Adrienne took on audio for sound effects, and did run into a bit of trouble. The sound effects were very short, and had to be padded out to longer audio lengths to trigger properly. Also, multiple instances needed to be created in case the sound was played more than once.


    Several of us hadn't done anything substantial in Javascript before. Certainly not an object oriented game entity system that can factory from user created levels. Some complicated flurry of activity by Glen, Ian, Nat, and Gregg made that happen. The result could be cleaner, but worked well. We have JSON data blobs, e.g. for the tile definitions.

    Things I loved:
    Need to add extra data to your level components of game object definitons? Perhaps only to particular items? No problem! Just start typing. At runtime it is trivial to just check if the data is there and use it if so.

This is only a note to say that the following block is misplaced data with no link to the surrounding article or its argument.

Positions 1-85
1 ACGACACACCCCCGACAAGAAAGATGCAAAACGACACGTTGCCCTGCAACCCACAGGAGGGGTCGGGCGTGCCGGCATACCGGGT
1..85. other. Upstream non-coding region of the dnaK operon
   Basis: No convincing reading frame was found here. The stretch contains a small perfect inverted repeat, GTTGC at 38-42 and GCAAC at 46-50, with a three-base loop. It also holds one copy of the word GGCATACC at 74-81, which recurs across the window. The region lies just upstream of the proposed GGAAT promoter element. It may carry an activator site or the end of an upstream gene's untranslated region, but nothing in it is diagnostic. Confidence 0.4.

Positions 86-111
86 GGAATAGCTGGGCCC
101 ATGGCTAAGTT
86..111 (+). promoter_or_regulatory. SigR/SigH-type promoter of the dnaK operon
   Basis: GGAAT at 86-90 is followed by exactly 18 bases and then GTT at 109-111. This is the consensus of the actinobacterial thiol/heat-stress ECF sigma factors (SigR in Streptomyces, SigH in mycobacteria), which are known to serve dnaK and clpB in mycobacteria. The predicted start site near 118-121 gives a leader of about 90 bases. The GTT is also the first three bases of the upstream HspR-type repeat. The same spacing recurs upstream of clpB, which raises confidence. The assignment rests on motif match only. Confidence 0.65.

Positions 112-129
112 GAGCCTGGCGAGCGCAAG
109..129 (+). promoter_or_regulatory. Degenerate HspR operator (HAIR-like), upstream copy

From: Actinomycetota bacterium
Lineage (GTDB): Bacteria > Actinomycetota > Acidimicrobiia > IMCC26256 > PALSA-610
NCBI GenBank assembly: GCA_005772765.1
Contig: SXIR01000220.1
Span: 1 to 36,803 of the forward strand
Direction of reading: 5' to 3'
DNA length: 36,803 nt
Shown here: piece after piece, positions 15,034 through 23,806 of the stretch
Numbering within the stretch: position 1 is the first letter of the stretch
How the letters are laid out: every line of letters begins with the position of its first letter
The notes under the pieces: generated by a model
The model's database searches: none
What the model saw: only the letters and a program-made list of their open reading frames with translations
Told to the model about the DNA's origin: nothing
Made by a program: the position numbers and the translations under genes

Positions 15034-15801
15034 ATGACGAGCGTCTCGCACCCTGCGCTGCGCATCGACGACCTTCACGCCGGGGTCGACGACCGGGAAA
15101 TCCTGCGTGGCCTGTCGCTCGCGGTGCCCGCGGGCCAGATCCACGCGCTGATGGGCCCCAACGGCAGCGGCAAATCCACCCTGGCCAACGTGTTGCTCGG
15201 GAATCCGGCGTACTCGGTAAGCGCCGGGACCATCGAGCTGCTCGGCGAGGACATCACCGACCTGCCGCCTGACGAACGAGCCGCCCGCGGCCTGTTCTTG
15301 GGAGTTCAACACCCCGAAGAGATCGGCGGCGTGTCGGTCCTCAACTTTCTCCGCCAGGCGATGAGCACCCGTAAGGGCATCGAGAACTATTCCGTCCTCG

Writing some code and wish you could hang more data off an object? Just set that value! Check to see if it's === "undefined" later and you can pick up  your special data easily. Object definitions don't have to worry about implementation details of other systems, and those other systems don't need extra book keeping kept in parallel. e.g.:

      try {
        ctx.drawImage(this.img, ...);
      } catch(e) {
        if(this.error_printed === undefined) {
          tdl.log("problem with image " + this.entDefID);
          this.error_printed = true;

    Development tools: Logging. Resource load timeline. Immediate mode editor: Hit a breakpoint, and just execute some code at the Javascript console.

    Fast iteration time, though C# was great for that too.

    Instant continuous "build"! Glen installed an Auto Reload Chrome extension and put the game up on a projector. Check in some code and see the game running it in 20 seconds. ;) Helps to have a game that can play its self.